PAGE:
2

I received $500 using Paypal service from a customer for services (not a product). Paypal held my money for 21 days.

The customer called their bank and stated that it was an unauthorized payment. She did not use Paypal's resolution center.

I no longer have the money in the Paypal account so my balance has gone negative to -$478.

What actions (legal or financial) can Paypal take against me if I don't pay them?

I have an Indian Paypal account in which there is no option to add to your Paypal balance from a bank account. I do still have a 500$ as a pending balance in my Paypal account.

  • So you are from India? – NuWin Oct 2 '15 at 4:44
  • Possible duplicate of Paypal Chargeback – bdimag Oct 2 '15 at 13:58
  • Have you contacted Paypal? You delivered a service, the client is now perpetrating a fraud by their actions. – JoeTaxpayer Oct 2 '15 at 15:27
  • If you ever plan to use a paypal account again, you should resolve this now while you still can. – stannius Oct 2 '15 at 17:41
  • what are the different ways I can pay paypal back cause according to RBI (indian bank) there is no way we can have money in our paypal account. if I don't do any online sale I don't think I have any other option to pay them back.....the only way they can make that negative balance positive is when I do any sale so they can deduct the amount. Do you have any suggestion on this matter – James Oct 3 '15 at 6:33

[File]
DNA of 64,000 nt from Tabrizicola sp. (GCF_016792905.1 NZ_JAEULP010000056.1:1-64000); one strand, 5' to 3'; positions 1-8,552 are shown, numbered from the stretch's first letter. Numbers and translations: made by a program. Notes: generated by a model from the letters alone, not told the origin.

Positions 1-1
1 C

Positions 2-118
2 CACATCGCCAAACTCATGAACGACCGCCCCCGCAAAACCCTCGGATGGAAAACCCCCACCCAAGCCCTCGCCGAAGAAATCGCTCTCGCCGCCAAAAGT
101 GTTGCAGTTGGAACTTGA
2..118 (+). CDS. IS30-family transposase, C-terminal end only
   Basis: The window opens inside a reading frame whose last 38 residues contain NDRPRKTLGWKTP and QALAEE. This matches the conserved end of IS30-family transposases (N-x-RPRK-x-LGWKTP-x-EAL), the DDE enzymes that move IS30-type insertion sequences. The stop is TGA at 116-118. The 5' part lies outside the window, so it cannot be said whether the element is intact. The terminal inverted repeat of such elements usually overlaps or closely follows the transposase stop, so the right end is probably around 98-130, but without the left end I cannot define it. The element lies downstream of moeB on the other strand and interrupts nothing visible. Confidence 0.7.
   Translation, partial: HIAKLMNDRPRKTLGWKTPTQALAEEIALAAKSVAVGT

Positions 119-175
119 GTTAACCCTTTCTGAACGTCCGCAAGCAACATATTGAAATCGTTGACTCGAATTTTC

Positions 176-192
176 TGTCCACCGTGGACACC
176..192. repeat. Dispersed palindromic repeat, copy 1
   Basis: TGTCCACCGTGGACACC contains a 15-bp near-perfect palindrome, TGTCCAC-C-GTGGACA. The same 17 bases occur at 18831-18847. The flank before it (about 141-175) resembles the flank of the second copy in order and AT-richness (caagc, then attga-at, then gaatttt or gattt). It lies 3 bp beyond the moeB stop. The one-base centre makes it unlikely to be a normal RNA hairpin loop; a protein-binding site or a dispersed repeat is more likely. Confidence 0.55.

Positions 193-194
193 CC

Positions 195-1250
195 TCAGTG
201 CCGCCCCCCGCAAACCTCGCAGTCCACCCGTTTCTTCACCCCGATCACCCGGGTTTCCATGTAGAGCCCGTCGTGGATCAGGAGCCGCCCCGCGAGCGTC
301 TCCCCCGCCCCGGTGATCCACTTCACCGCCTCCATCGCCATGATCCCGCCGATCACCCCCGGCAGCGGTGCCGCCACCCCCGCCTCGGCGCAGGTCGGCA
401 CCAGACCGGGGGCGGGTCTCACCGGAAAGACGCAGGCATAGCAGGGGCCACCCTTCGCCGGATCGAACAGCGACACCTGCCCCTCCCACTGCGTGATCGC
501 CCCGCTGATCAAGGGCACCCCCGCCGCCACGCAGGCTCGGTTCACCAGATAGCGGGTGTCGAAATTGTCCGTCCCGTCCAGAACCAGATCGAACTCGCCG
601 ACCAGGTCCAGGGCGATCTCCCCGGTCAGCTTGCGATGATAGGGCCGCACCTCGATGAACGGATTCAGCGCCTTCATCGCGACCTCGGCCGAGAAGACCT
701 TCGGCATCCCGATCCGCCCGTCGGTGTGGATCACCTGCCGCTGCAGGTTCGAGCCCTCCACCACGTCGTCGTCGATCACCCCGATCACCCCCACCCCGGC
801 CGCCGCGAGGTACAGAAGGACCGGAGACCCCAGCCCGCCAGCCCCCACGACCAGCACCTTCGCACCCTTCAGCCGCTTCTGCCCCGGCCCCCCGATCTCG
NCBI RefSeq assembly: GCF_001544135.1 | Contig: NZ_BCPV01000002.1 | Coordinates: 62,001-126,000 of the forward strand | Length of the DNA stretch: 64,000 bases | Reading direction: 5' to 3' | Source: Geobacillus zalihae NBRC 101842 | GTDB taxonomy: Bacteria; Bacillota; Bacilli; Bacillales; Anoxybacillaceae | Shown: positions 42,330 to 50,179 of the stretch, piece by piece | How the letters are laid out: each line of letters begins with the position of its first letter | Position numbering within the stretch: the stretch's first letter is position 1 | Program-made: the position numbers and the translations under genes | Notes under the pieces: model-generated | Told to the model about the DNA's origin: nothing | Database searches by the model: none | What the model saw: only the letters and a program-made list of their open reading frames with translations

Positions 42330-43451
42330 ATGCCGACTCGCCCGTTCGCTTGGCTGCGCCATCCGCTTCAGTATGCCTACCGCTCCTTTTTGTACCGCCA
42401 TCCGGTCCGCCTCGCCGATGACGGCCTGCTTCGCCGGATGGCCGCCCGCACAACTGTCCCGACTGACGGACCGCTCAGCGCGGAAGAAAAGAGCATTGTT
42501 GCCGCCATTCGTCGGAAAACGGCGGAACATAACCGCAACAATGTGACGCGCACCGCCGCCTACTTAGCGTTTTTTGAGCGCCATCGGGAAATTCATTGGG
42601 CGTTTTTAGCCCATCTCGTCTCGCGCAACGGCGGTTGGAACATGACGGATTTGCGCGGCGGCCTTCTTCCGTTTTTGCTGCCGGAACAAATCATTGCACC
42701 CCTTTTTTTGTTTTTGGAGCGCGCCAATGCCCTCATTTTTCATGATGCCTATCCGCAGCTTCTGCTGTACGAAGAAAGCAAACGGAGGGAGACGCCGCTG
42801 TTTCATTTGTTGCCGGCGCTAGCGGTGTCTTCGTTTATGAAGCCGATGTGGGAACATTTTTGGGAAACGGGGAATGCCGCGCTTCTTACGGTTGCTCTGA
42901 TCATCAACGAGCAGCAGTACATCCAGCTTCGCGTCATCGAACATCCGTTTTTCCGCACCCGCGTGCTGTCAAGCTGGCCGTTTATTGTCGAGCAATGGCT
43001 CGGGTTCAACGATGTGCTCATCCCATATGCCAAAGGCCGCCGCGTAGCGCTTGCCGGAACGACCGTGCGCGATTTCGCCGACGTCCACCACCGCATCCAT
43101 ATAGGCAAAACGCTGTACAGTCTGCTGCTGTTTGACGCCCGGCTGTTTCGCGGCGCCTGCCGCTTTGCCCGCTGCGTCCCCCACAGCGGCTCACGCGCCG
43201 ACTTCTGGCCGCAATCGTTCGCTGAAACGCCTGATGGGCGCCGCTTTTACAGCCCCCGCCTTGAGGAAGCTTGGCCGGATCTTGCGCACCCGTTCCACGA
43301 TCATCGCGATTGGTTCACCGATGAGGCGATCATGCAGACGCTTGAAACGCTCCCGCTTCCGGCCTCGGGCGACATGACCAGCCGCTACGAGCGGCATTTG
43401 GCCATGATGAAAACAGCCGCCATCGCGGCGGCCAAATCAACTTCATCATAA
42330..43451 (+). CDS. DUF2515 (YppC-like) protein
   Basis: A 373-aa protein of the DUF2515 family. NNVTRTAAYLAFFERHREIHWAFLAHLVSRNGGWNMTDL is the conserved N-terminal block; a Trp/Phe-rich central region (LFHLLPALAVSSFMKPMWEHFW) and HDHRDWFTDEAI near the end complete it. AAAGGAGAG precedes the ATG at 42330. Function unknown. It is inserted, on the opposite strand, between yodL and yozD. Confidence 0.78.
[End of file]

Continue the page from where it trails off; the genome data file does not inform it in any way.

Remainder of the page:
1

Paypal can take exactly the same legal actions against you as any creditor could -- take you to court for wilful nonpayment of debt, sell your debt to a collections agency, or anything else a business would do with a deadbeat customer.

But this is a legal question, and as such off topic here.

  • I asked to paypal about the reason they said – James Oct 3 '15 at 6:28
  • I believe you are referring to the bank claim we received in the amount of $500.00. If that is the case, her bank made the decision as to the outcome, not PayPal. I'm sorry you ran into this situation, but any questions as to why the claim was filed should be directed to your buyer. – James Oct 3 '15 at 6:28

Your Answer

By clicking “Post Your Answer”, you agree to our terms of service, privacy policy and cookie policy

Not the answer you're looking for? Browse other questions tagged or ask your own question.